Tuesday, July 29, 2008

2001: first college name change because of jokes

For years, the students and staff at Philadelphia's women-only Beaver College, tolerated jokes and ridicule about "the rodent, the TV show 'Leave It to Beaver' and the vulgar reference to the female anatomy," said college president Bette E. Landman. So, as of July 16, 2001, Beaver College became Arcadia University.

Beaver was founded in 1853 as a small women's college in western Pennsylvania's Beaver County. In 1925 it moved hundreds of miles east, to suburban Philadelphia.

The college has appeared on David Letterman's Top 10 list. Conan O'Brien and Howard Stern have joked about it. When "Saturday Night Live" writers invented an annoying film critic, they made him a representative of Beaver College campus radio.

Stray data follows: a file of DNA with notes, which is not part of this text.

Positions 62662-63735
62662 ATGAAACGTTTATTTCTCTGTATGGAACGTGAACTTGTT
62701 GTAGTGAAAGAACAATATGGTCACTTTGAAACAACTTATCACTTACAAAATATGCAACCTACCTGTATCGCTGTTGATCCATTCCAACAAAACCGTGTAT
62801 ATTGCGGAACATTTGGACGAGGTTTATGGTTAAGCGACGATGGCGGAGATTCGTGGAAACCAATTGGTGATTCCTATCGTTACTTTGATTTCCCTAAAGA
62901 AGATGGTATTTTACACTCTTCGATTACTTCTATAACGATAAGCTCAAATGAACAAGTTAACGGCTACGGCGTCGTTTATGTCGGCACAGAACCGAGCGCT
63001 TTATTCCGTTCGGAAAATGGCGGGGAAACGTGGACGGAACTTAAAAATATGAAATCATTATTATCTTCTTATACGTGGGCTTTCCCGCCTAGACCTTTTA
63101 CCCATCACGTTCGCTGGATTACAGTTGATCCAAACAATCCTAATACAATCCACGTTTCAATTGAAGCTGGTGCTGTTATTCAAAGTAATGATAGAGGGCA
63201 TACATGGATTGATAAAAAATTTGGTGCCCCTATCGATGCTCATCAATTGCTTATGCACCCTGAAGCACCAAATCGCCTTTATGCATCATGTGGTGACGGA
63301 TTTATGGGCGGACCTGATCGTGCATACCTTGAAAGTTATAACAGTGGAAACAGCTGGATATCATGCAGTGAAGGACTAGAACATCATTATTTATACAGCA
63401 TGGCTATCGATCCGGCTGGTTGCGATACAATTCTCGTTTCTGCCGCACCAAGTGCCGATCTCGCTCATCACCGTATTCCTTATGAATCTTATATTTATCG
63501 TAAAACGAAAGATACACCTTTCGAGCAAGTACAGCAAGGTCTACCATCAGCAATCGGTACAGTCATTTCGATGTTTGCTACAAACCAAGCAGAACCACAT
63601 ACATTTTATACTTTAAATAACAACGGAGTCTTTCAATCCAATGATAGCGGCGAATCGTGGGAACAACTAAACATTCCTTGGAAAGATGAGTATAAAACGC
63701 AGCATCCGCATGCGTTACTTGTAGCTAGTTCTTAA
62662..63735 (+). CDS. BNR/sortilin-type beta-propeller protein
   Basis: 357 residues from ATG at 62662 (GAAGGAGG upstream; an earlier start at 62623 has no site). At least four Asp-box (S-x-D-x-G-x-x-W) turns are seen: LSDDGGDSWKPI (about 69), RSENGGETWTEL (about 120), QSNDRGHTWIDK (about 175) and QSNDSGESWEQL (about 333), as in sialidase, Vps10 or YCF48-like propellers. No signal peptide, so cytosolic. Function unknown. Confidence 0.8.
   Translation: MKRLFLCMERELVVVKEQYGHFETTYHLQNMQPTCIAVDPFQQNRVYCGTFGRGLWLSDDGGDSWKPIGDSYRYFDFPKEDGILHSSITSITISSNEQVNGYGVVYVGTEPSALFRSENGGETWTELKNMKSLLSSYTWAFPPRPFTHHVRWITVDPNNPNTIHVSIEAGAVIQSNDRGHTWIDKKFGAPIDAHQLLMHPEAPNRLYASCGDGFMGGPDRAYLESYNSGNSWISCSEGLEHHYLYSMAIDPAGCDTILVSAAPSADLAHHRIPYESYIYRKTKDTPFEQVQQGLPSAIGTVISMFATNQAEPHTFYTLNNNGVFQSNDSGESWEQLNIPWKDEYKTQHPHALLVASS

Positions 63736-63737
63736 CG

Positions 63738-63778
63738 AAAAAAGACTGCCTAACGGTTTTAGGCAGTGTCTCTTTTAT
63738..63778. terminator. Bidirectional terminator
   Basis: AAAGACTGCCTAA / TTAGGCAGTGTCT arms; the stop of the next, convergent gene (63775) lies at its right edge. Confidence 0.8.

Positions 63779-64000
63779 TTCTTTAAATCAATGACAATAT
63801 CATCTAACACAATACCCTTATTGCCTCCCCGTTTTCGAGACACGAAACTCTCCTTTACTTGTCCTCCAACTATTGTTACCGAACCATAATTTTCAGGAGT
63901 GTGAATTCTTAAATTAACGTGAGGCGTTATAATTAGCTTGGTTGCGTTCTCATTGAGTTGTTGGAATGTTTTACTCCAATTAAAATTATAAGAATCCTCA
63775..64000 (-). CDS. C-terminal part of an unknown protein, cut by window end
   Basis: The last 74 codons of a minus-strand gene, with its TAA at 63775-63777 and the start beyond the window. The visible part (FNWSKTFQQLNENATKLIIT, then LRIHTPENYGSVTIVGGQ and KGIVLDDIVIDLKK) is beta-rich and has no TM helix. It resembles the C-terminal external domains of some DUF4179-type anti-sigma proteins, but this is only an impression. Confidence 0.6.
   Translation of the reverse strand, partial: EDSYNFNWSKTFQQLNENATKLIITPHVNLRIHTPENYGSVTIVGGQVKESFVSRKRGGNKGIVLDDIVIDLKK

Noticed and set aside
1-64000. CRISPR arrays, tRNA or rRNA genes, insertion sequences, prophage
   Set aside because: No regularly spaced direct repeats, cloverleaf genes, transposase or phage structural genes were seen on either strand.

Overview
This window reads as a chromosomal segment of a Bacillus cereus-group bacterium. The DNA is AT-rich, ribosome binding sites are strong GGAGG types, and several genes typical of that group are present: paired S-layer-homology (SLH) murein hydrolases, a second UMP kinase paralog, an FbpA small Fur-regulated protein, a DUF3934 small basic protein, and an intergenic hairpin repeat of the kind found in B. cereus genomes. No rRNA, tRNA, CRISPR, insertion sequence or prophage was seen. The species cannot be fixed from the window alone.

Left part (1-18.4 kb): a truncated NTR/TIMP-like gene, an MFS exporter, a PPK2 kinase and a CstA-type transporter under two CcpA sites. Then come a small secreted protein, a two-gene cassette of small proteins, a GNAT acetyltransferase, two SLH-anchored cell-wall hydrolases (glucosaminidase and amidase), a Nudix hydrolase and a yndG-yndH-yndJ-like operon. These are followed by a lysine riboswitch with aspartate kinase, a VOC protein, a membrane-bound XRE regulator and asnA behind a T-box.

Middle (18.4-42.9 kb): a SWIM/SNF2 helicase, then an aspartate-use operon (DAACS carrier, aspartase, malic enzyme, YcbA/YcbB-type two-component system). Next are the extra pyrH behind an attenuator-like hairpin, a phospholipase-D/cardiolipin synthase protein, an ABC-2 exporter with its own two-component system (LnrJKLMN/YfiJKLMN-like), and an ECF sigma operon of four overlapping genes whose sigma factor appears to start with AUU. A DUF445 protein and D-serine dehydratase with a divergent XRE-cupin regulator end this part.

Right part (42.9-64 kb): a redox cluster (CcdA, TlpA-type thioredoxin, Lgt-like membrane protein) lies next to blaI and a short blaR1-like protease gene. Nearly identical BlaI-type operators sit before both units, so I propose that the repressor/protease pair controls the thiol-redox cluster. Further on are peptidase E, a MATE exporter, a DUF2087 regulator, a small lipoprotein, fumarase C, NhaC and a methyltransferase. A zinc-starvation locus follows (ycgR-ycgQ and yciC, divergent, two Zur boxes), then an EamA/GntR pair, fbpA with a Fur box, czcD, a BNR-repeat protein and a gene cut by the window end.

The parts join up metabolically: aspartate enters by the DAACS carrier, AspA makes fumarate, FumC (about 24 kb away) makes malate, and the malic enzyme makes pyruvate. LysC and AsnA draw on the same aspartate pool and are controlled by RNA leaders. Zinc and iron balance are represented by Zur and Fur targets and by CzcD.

The college's research showed it appealed to 30 percent fewer prospective students because of the name. Problems worsened with the Internet, since some PC filters intended to block sexually explicit material, blocked access to the college's website.

Surveys about the name change were sent to more than 20,000 alumni, students, parents, faculty and staff, and comments came in from others who saw news stories about the search for a name. Six names were sent to focus groups, and Arcadia was the clear winner. (info from The Associated Press)

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